This summer a tattoo artist friend of mine from New Zealand came for a visit. She spent a week here and since Oslo is a small city it only takes a few days to see everything this city has to offer, so we decided to go hiking in Jotunheimen for couple of days. On the way there we made a stop at Hedalen Stave Church.
Back in 2015 I was excited to get my new camera: Olympus OMD Em5II. The decade prior to that I used different Canon cameras and before that again, when I started photographing, I used an old Nikon film camera. If it’s one thing I regret when it comes to photography it’s my decision to change systems from Canon to Olympus.
You can safely say that my initial enthusiasm for Olympus has died. In the beginning I was happy to make the transition from Canon to Olympus. Well, perhaps died is not the correct word to use: I guess it’s more correct to say that Olympus succesfully killed my enthusiasm.
In these past 4 years since making the change, my Olympus camera has been to service 3 times. Can you guess how many times my Canon cameras needed service during the decade+ I used them? That’s right: not once.
- The first time my Olympus needed service was in June/July 2017: The on/off button stopped working. The camera didn’t shut off, but kept draining the batteries until they were completely dead.
- The second time my Olympus needed service was in July 2018: Same shit happened again. The on/off button stopped working. The camera didn’t shut off, but kept draining the batteries until they were completely dead.
- The third time my Olympus needed service was in May 2019: I opened the screen on the back of the camera and it fell off.
Yesterday when I went and got my camera back from service, the Olympus factory (the shop has to ship the camera from Oslo to an Olympus factory in Germany or something, so the process of getting the camera fixed takes several weeks) also sent me a pamphlet together with the camera. The pamphlet contained information on how to properly use the screen on the back of the camera.
I told the guys at Scandinavian Photo here in Oslo: perhaps someone from Canon or Nikon should send Olympus some information on how to make quality cameras?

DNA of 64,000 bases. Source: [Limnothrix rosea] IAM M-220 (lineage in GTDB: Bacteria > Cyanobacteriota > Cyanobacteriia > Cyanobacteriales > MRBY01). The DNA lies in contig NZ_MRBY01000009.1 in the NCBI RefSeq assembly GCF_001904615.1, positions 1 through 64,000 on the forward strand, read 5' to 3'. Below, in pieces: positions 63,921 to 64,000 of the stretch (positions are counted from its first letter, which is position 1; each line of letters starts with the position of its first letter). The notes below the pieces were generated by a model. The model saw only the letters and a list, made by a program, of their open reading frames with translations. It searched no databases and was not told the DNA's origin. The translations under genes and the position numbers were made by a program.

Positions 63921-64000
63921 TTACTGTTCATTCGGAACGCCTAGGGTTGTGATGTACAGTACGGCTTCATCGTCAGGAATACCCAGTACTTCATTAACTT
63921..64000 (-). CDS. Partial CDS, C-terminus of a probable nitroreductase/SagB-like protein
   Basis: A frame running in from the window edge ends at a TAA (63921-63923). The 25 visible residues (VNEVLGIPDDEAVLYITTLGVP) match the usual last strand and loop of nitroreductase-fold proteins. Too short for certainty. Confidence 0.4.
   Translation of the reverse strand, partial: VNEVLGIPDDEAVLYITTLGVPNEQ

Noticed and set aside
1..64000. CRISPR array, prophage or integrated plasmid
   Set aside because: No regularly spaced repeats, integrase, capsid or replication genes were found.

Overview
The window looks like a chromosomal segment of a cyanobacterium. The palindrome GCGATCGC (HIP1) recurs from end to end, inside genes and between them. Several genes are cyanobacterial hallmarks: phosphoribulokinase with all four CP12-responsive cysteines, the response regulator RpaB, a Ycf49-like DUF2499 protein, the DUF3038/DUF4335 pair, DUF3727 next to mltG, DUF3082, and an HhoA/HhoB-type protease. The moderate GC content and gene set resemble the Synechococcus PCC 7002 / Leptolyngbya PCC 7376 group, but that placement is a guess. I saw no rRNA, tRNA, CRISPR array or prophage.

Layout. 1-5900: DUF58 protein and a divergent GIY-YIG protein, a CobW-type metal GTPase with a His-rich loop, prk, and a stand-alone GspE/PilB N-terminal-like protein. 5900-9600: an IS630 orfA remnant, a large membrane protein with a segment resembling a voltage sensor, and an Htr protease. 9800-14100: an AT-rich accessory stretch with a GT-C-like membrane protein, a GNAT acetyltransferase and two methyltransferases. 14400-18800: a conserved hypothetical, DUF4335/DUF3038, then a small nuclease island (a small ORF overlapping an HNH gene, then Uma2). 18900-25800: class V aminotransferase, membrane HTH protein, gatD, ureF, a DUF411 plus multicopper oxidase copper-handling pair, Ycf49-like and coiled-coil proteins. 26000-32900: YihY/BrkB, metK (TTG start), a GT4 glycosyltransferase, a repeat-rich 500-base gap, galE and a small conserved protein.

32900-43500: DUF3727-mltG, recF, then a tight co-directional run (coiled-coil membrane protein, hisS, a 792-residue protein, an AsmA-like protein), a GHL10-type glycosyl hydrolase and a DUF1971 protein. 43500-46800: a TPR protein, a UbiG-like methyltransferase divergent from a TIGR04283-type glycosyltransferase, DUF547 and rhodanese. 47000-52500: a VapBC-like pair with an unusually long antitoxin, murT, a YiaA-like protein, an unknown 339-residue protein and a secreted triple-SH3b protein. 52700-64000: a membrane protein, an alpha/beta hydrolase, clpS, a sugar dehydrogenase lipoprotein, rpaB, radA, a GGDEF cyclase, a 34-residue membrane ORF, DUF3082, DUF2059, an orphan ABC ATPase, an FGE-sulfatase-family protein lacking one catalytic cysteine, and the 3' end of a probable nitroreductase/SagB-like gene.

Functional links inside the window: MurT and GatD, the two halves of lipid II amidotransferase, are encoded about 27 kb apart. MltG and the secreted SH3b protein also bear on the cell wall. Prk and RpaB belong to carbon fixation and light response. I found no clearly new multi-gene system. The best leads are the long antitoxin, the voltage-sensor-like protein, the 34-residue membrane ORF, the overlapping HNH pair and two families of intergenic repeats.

Other problems with Olympus:
– Make sure to carry enough batteries, because they don’t last long.
– Save your favorite settings, because they’ll be reset to factory settings every time you have to deliver your camera for repair.
My initial enthusiasm for Olympus:
Street portrait. Jerusalem, February 2019.
Here’s a short news update from my part of the world:
«As a selected photographer you are hereby invited to participate to showcase your portfolio at Henie Onstad Art Center 11-12. May and at the group exhibition at Nordic Light Festival 1-5. May.»
«Som utvalgt fotograf er du herved invitert til å delta ved portfoliovisningen på Henie Onstad Kunstsenter 11-12. mai og på gruppeutstillingen på Nordic Light Festival 1-5. mai.»
I will exhibit a handful of portraits and I’m looking forward to it.
Henie Onstad Kunstsenter: http://hok.no/
Nordic Light Festival: https://www.nordiclightfestival.no/
Wat Arun Ratchawararam Ratchawaramahawihan (Thai: วัดอรุณราชวราราม ราชวรมหาวิหาร) or Wat Arun (Thai pronunciation: [wát ʔarun], “Temple of Dawn”) is a Buddhist temple (wat) in Bangkok Yai district of Bangkok, Thailand, on the Thonburi west bank of the Chao Phraya River.
This is the last Weekly Photo Challenge hosted by WordPress, so I figured that I’d post a large photo gallery as my final post. Thanks to the team at WordPress for hosting this challenge for many years. Respect.
Enjoy the photo gallery: